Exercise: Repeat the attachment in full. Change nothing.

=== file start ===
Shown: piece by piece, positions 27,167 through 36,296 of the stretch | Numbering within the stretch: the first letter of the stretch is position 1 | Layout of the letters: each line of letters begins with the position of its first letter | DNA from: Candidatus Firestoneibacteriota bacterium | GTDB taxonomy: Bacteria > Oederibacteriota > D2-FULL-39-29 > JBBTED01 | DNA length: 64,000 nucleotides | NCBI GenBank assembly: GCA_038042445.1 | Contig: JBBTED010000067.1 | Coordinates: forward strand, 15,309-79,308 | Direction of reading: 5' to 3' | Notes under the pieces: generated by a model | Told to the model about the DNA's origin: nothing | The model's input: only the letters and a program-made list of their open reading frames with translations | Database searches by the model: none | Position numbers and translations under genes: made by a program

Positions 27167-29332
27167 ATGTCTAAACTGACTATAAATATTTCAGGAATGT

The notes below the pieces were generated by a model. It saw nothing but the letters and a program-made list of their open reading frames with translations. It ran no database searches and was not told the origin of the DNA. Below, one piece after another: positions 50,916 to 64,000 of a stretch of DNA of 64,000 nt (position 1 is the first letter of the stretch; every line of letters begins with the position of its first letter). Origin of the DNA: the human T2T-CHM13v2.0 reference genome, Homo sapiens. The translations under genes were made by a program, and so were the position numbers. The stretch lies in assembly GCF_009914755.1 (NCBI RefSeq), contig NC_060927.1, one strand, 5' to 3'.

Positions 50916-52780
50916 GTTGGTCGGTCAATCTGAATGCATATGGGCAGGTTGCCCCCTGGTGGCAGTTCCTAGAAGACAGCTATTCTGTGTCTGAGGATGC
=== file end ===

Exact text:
Shown: piece by piece, positions 27,167 through 36,296 of the stretch | Numbering within the stretch: the first letter of the stretch is position 1 | Layout of the letters: each line of letters begins with the position of its first letter | DNA from: Candidatus Firestoneibacteriota bacterium | GTDB taxonomy: Bacteria > Oederibacteriota > D2-FULL-39-29 > JBBTED01 | DNA length: 64,000 nucleotides | NCBI GenBank assembly: GCA_038042445.1 | Contig: JBBTED010000067.1 | Coordinates: forward strand, 15,309-79,308 | Direction of reading: 5' to 3' | Notes under the pieces: generated by a model | Told to the model about the DNA's origin: nothing | The model's input: only the letters and a program-made list of their open reading frames with translations | Database searches by the model: none | Position numbers and translations under genes: made by a program

Positions 27167-29332
27167 ATGTCTAAACTGACTATAAATATTTCAGGAATGT

The notes below the pieces were generated by a model. It saw nothing but the letters and a program-made list of their open reading frames with translations. It ran no database searches and was not told the origin of the DNA. Below, one piece after another: positions 50,916 to 64,000 of a stretch of DNA of 64,000 nt (position 1 is the first letter of the stretch; every line of letters begins with the position of its first letter). Origin of the DNA: the human T2T-CHM13v2.0 reference genome, Homo sapiens. The translations under genes were made by a program, and so were the position numbers. The stretch lies in assembly GCF_009914755.1 (NCBI RefSeq), contig NC_060927.1, one strand, 5' to 3'.

Positions 50916-52780
50916 GTTGGTCGGTCAATCTGAATGCATATGGGCAGGTTGCCCCCTGGTGGCAGTTCCTAGAAGACAGCTATTCTGTGTCTGAGGATGC